Federal legislation moves on Boarding School accountability, Tribal Civics Guide released, and more

In this post:

  • Federal bill pushes for Indian Boarding School accountability; testimony from survivors sought
  • Tribal Civics Guide released
  • Finding language that affirms kinship with the natural world
  • State court in India makes ‘Rights of Nature’ ruling
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White Earth Appeals Court dismisses Right of Manoomin suit; Canada tries to sell Indigenous groups the Trans Mountain Pipeline: Buyer Beware!

In this post:

  • White Earth Court of Appeals dismisses Rights of Manoomin (wild rice) suit against DNR
  • Canadian government’s effort to get First Nations to buy financially troubled Trans Mountain pipeline seems cynical
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Manoomin (wild rice) is suing the DNR in White Earth Tribal Court

Manoomin (wild rice), the White Earth Nation, and others are suing the Minnesota Department of Natural Resources (DNR) in White Earth Tribal Court over the DNR’s decision to approve excessive dewatering as part of Enbridge Line 3 pipeline construction.

Those speaking on behalf of Manoomin, the lead plaintiff, said Manoomin requires water to live and thrive and the Line 3 dewatering threatened its very existence during a severe drought.

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Rights of Mahnoomin webinar, voter registration in Indigenous languages, a state park honoring the original people of the area, and more

In this blog:

  • Webinar on the Rights of Manoomin (wild rice) Tuesday
  • A first! Voter Registration cards in three Native languages
  • New Virginia state park honors Indigenous people who lived there
  • Native corn thought extinct returns to Nebraska
  • The Lewis and Clark Expedition from an Indigenous point of view
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Zoom webinars: Rights of Nature, Yes on Mpls. Public Safety Charter Amendment, and more

In this blog:

  • Rights of Nature webinar, Tuesday, Oct. 19, 1 p.m.
  • Yes on 2: Towards Real Community Safety webinar, Thursday, Oct. 21, 7-8:30 p.m.
  • Buddhist Action Coalition webinar: Listening to Mother Earth and Honoring Native Voices, Thursday, Oct. 28, 6-7:30 p.m.
  • Arrests follow Indigenous-led occupation of the U.S. Dept. of Interior over climate damage
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Weekend Reading: Unmasking treaty signers; key treaty rights case goes to U.S. Supreme Court and more

In this blog:

  • Treaty Signers Project website launched (Indian Land Tenure Foundation)
  • Can Congress Void a Tribal Treaty Without Telling Anyone? (The Atlantic)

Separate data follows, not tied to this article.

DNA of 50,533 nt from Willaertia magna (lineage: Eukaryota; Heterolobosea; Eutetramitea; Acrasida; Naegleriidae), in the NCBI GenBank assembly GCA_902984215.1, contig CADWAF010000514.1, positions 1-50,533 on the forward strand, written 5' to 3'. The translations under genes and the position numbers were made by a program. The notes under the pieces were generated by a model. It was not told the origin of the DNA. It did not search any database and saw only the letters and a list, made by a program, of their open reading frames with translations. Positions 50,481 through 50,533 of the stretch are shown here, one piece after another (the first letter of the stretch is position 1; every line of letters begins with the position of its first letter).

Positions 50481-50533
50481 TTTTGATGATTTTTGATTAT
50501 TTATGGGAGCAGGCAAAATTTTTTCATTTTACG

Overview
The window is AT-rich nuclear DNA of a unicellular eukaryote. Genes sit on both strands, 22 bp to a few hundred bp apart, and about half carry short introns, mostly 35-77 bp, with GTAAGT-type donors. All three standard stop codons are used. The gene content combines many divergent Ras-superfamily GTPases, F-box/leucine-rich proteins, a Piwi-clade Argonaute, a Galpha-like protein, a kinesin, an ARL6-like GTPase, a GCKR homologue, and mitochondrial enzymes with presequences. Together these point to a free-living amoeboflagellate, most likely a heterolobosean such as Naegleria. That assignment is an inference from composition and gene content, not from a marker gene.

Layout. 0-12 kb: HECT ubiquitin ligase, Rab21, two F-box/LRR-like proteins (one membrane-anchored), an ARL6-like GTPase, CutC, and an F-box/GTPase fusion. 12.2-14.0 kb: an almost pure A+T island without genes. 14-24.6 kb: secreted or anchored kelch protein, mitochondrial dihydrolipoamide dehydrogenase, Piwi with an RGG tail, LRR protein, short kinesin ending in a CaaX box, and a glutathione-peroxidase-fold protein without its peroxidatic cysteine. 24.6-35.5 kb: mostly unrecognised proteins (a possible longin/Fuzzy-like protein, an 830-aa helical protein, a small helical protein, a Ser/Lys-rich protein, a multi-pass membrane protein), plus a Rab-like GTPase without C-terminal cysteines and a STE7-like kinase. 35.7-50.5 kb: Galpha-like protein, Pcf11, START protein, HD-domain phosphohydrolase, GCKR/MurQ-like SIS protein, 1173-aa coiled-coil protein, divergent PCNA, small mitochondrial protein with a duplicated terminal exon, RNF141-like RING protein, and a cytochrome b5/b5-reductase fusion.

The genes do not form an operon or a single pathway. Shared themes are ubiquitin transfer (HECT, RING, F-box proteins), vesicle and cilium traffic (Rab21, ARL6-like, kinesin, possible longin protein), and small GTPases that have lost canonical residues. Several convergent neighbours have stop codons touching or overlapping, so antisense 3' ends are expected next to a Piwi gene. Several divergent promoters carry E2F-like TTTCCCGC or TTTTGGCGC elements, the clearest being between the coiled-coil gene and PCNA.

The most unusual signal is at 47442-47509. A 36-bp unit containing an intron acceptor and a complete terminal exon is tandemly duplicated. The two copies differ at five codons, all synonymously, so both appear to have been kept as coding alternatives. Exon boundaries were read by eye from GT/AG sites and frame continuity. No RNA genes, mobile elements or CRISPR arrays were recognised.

• Thousands march in Minneapolis to protest violence against American Indian women (MPR)
  • Can we protect nature by giving it legal rights? (MinnPost)

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Anishinaabe ‘Rights of Manoomin’ Laws Create Legal Basis to Protect Sacred Wild Rice

‘This would be the first law to recognize the legal rights of a plant species

The White Earth Band of Ojibwe and the 1855 Treaty Authority are taking action to address the growing threats to native wild rice, such as potential crude oil pipeline spills or the spread of genetically modified wild rice. They are establishing new laws and claiming treaty rights to protect their culture and sacred food.

The 1855 Treaty Alliance was established to protect the treaty rights of Leech Lake, Mille Lacs, White Earth, East Lake and Sandy Lake bands. The Alliance covers those lands the Anishinaabe ceded as part of their 1855 Treaty with the United States. (Among those treaty rights, bands claim the right to hunt, fish and gather — including harvesting wild rice — on ceded lands.)

According to a media statement from the 1855 Treaty Alliance:

Recently the White Earth Band of Ojibwe and the 1855 Treaty Alliance adopted Rights of Manoomn for on and off reservation protection of wild rice and the clean, fresh water resources and habitats in which it thrives. The Rights of Manoomin were adopted because “it has become necessary to provide a legal basis to protect wild rice and fresh water resources as part of our primary treaty foods for future generations” …

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A Tale of Two Rivers: One Threatened by a Pipeline Spill, the Other Protected with Personhood

The Missouri River faces environmental threats from possible breaks in the Dakota Access Pipeline (DAPL). Meanwhile, in Aotearoa (the Maori term for New Zealand) the Whanganui River, the country’s largest river, now has the legal protection of personhood status. It requires review of development projects keeping the river’s best interests in mind.

DAPL’s potential threats to the Missouri River remain shrouded in secrets. The federal government has rejected a Freedom of Information (FOIA) request which sought more details. The government’s fear seems to be that someone with access to its analysis could use it to sabotage the pipeline. Yet by implication, it also means that the government acknowledges that if the pipeline fails on its own, significant environmental damage will happen.

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